According to the study by Gallup International (2018) Vladimir Putin enjoys the support of 83% of the Serbian population, which makes him more popular than Aleksandr Vucic, the acting president of Serbia without hitting the 50% mark (Smith 2019). Some sources have gone even further and claim that “Serbs greet Putin like a God” (Blic 2019). This could be explained by the unresolved status of Kosovo, unpopular legislative initiatives, corruption, reduction of democracy and suspicious tacking between Brussels and Moscow. It might seem apparent that Vucic would like to see Serbia as the part of European family, but it is impossible without resolving the issue of Kosovo — one of the main conditions of the EU.
Joining the EU would mean to impose sanctions on Russia — the last thing Serbia will do. According to a survey by the Center for Insights in Survey Research (2015) 94% of surveyed Serbs agree that their interests would be best served by maintaining a strong relationship with Russia. The same survey claims, that if Serbs were about to choose between EU and Russia to maintain good relations with, 53% would prefer Russia, and only 17% chooses the EU. Although the same survey claims that the majority of Serbs favor Russia as it is “the only country that can confront the West” (ibid.). Vucic, aware of social mood, highlights that sanctions against Russia are off the table pretty much on every occasion and meetings with Putin only add him political points at home as a world leader that meets with the president of the biggest orthodox and thus the most just country.
Source: Center for Insights in Survey Research 2015: Survey of Serbian Public Opinion, November 24 — December 3, 2015.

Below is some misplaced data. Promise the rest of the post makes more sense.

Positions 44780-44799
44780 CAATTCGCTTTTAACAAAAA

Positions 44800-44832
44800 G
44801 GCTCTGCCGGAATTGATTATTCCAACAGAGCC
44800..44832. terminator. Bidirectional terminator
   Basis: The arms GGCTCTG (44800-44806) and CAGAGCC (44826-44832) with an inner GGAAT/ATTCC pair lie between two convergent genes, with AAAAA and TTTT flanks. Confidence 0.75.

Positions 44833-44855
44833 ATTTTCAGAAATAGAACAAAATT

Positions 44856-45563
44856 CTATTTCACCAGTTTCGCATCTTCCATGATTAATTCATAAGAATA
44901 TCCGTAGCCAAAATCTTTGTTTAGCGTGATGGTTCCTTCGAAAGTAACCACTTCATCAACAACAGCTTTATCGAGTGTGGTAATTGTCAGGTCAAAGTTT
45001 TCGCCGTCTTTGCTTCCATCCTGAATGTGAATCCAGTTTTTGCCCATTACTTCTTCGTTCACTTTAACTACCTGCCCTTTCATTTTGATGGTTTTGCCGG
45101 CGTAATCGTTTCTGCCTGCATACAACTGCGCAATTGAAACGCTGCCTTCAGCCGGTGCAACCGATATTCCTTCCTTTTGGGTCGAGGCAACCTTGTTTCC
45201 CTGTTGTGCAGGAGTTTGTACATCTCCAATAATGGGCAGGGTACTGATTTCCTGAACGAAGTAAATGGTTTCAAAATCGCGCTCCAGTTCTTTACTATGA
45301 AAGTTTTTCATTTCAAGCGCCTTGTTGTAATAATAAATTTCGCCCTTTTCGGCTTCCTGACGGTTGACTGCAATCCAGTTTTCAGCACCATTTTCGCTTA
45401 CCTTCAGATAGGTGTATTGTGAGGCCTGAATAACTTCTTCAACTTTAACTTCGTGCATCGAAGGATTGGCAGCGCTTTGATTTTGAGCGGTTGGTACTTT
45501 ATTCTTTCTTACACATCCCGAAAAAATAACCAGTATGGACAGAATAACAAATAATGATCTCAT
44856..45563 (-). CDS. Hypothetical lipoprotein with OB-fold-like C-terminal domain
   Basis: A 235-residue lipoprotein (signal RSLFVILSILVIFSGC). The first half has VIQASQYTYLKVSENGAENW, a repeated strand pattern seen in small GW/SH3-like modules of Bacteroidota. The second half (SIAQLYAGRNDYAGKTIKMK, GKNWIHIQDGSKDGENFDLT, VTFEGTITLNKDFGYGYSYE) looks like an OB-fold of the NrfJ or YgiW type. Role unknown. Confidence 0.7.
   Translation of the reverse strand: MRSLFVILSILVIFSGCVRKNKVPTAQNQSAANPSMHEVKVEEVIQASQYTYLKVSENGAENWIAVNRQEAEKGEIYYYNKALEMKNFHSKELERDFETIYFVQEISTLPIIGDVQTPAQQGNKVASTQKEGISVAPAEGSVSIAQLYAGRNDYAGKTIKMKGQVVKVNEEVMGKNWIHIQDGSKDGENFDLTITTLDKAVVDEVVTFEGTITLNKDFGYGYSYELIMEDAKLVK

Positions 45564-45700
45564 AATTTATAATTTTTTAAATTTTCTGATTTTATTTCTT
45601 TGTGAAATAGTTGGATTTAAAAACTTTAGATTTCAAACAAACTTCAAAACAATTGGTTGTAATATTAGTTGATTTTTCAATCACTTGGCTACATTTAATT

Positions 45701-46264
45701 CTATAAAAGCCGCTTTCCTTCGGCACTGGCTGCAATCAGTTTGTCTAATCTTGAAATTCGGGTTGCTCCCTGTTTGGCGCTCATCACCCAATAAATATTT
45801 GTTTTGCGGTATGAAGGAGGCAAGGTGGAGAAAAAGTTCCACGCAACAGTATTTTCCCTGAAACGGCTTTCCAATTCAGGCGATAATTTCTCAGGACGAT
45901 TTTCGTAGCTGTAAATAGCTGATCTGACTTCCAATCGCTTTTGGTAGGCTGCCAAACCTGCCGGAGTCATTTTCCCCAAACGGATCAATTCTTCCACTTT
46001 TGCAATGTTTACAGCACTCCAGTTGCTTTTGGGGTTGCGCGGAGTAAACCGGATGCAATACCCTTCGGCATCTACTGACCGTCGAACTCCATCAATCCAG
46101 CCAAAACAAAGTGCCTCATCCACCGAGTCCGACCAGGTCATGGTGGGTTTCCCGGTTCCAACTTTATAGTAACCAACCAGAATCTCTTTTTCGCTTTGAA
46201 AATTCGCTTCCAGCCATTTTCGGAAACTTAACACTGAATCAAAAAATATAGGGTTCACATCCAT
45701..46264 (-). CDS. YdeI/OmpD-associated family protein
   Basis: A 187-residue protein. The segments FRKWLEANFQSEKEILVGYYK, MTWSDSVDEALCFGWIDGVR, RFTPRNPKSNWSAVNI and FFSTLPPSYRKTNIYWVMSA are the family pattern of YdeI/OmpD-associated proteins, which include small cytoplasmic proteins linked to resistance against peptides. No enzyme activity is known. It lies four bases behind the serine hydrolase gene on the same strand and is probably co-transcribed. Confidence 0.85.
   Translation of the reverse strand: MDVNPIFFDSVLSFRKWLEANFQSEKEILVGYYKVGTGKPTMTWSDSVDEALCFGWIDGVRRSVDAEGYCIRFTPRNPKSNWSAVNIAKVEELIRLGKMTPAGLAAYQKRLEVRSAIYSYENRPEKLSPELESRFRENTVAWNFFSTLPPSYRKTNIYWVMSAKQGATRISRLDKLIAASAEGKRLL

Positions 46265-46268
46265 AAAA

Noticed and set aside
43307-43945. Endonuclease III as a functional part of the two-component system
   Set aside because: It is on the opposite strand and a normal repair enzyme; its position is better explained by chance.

Even though these statistics are four years old, they remain accurate. This is, however, a major problem for Vucic. Receiving support from Moscow in home affairs, he becomes more dependent on its “approval” in terms of political manoeuvrability. Repeatedly, towards Kosovo issue — the main obstacle on the way to EU. Russian support of Serbia’s integrity is welcomed among Serbs and thus limits Vucic´s inability to reach a consensus on this sensitive issue. Any unpopular decision would immediately lead to the loss of Russian support and approval from the Serbian population. The Kremlin will confirm its status of a true protector of the Serbs, and Vucic will leave politics as and unpatriotic political outcast (Samorukov 2019).
To support this argument, we need to look at the debates within the society “on the ground”. Some supporters of Russia, and thus Putin are convinced that “he is a great world leader…loves his people, loves all Orthodox and especially Serbs… he acts honestly — not like cynics from the West” (Boldijerev 2019). Some people from pro-Russian political movements go further desiring Russia to help Serbia fight for its integrity with arms (ibid.).
Apparently, by the population Putin is seen as “personification of some of our abilities” (Joksimovic 2019), “veliki brat”, big brother. Relations with the Russian leader and Russia itself are moving beyond the prism of economic or political spheres and transform into a moral, spiritual connection between the two nations. Putin’s worldwide image of denier of the Western unilateral imperialism has had a huge impact within the Serbian society and resonates with two Serbian collective memory of war, bombardments and secession of Kosovo. Putin will probably remain as popular as marshal Tito in Serbia and is unlikely that it will change anytime soon. But for Vucic this might not mean any good news— the cult of Putin limits his diplomatic maneuverability, particularly regarding Kosovo. Any unpopular decision on its status for significant part of patriotic population will lead to his political suicide. Serbian president simply cannot afford to be less patriot of his own country than Putin.
Written by: Igor Suvorov
Supervisor: Halina Chraščová